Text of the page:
WHO will take the wickets? That is the crucial question as the Brewin Dolphin cricket festival gets underway.
The weather forecast is fine, all the batsmen are in form but can we bowl the opposition out? England prospect Craig Miles is not quite ready; last year’s hat-trick hero James Fuller is some way off playing; Matt Taylor has shin splint problems and, of course, Ian Saxelby has retired.
Will Gidman will bowl splendidly; David Payne and Liam Norwell will be as willing as ever, but our spin attack has yet to butter many parsnips this season. Miles Hammond is now available as the school term has ended, while fellow off-spinner Tom Shrewsbury has taken few wickets in the 2nd XI. You need to take 20 wickets to win a championship game. Have we the bowlers to take them?
There is no doubt about the batting. Runs will certainly come. Captain Klinger is back, Will Tavare and Ian Cockbain are scoring good runs and with wicketkeeper Adam Rouse in good form we bat well and deep. So well in fact that out of form Chris Dent may not make the side. His day will come again.
Cheltenham is much more than cricket, however, and this year is no different. Coffee and Danish pastries on Tuesday; the Exiles Day on Wednesday; a Friday evening T20 Blast and on Sunday Mrs Light is wearing her clerical collar and leading a service in the College Chapter (11.30am).
Everyone is welcome and the theme this year will be memories. Frank Keating, David Allen and John Mortimore who have left us this year have all given us so many.
Frank used to catch the bus outside Stroud’s Woolworths at the same time as I caught the Cheltenham bus in Gosditch Street, Cirencester, outside Mr Rowe ‘the oilman’s shop. The same service still runs and armed with my bus pass I shall be aboard. Sixty-five festivals and still counting!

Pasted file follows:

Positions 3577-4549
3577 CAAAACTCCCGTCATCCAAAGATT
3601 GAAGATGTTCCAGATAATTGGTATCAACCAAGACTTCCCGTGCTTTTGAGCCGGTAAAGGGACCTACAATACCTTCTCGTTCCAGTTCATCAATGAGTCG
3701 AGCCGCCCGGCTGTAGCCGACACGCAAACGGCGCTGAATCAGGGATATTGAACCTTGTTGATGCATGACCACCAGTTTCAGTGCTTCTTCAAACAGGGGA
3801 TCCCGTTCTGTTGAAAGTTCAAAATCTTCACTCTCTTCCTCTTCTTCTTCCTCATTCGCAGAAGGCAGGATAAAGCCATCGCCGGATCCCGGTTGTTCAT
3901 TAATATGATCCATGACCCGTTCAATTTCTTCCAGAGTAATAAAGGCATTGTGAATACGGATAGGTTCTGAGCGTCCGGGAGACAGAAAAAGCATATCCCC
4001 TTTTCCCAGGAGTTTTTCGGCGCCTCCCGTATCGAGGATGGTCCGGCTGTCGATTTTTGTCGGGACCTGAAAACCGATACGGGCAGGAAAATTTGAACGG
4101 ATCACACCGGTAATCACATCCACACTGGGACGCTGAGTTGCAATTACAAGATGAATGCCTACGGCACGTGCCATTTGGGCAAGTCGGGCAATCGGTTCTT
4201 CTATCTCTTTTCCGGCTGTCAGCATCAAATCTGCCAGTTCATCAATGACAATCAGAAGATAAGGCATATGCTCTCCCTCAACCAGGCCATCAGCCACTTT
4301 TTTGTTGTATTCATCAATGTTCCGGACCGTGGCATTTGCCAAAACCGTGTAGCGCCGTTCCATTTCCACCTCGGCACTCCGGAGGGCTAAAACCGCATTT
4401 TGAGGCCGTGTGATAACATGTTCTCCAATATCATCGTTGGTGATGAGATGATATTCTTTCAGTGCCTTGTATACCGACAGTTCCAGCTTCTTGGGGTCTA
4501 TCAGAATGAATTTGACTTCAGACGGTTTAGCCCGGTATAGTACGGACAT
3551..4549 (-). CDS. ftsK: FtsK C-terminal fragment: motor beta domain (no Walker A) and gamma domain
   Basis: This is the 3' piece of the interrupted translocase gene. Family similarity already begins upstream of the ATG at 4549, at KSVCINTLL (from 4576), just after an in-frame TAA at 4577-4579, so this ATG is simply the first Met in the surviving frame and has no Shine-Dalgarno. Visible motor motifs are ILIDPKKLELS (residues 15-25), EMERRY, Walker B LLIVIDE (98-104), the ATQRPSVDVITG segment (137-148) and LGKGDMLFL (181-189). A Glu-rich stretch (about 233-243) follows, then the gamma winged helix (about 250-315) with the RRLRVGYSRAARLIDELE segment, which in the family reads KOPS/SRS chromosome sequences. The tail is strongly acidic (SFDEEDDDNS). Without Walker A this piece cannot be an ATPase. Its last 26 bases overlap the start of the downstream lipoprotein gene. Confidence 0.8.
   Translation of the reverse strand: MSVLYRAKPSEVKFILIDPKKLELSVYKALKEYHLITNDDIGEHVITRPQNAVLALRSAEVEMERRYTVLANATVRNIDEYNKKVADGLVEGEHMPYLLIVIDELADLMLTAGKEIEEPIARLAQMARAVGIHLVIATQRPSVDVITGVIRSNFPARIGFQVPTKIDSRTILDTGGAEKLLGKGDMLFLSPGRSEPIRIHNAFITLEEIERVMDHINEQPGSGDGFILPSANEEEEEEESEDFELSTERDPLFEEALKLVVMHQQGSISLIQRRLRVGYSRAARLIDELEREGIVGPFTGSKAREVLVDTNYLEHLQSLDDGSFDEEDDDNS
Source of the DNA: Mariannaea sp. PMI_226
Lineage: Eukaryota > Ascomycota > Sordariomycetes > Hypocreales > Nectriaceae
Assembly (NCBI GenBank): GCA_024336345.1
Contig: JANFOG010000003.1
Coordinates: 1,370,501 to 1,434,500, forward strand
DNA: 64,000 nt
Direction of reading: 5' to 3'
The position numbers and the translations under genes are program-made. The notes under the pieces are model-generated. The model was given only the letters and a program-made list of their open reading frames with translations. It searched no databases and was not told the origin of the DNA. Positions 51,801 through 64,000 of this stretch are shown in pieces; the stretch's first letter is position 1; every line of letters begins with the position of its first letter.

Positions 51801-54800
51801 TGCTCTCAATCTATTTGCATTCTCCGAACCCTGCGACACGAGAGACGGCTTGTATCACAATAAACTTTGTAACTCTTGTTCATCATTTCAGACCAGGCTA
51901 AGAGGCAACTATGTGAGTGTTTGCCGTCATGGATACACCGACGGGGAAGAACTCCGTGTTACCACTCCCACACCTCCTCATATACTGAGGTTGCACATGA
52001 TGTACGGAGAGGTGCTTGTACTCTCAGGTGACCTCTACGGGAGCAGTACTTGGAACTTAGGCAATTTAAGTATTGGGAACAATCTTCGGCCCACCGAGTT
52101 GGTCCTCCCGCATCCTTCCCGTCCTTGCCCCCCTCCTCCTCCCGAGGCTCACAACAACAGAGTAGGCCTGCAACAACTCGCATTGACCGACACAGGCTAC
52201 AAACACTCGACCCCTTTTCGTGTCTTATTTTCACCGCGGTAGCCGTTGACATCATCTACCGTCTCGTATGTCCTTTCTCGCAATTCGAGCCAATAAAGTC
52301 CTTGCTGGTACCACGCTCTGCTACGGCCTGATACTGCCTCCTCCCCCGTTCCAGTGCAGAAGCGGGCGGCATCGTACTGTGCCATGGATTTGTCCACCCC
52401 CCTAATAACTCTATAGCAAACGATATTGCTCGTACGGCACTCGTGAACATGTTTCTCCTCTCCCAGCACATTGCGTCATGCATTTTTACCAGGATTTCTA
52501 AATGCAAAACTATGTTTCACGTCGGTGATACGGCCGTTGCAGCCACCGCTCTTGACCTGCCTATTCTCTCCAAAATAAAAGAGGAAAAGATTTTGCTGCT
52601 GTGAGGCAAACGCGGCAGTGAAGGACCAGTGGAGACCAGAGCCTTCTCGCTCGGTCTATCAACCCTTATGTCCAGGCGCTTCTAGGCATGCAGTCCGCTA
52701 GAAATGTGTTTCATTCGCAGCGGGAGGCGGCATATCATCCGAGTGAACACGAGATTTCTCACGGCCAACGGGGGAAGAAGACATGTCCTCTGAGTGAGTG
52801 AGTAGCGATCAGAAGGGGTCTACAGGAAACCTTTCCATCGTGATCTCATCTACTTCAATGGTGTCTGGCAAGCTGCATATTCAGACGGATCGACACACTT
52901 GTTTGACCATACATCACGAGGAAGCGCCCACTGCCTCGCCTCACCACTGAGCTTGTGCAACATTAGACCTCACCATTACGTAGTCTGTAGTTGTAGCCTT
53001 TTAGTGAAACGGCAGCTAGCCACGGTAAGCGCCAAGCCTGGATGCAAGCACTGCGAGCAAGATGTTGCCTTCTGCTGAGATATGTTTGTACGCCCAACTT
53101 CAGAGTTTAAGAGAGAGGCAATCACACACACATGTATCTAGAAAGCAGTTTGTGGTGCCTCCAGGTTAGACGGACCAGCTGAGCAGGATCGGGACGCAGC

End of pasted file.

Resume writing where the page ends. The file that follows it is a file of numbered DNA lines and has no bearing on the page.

Director of cricket John Bracewell sometimes stays in the Cotswolds during the Festival. One morning he waved me over in a state of great excitement. An early morning walker he had discovered ‘the most wonderful cricket ground – from it you cannot see another building, it is not far from the River Coln’. He meant Bibury, of course, and with a square lovingly prepared by ‘Mr Bibury’ Terry Day it is a delight to play there.
On Saturday a bench was unveiled in memory of Robbie Hopkins who took many wickets bowling for Bibury.
Robbie was much more than a cricketer, being also a footballer and a canoeist. There was so much in his life that many readers will have their own memories of this fine man. His charming, talented family will surely be his finest memorial. The village of Bibury did everyone proud. There were some exotic beers available, a fine barbecue, good music and events for everyone.
The current Bibury team played a 20-over cricket match against a previous XI of Bibury players, not all slender or in the first flush of youth. With advancing years too many of the veterans had forgotten the basic rule of batting – keep your bat straight! I should have given a pre-match coaching session, or better still played myself.
The true joy of the day made me wonder whether I had made the right decision about leaving the Cotswolds in search of a career. It was so easy to see what I missed. Mrs Light put things in perspective. “Had you stayed you would never have met me,” she said. Perhaps I made the right decision after all.
Two Tour de France visitors returned this week. Veteran Tom McLean whose writings grace the ‘Good Pub Guide' was camping over there and watching the event, while the Rev Howard Gilbert took his young family and were magically captured on TV. All raved about Le Tour.
Perhaps the most exciting trip was made by the Poulton posse. In a converted Norwegian bus they made the Newhaven-Dieppe crossing, heading for a classic car rally at Le Mans. The bus was more than 60 years old, but performed splendidly (just one push start).
The travellers returned triumphant to my Monday night watering hole, where Canon Leonard Doolan, now a proud grandparent, joined in the welcome.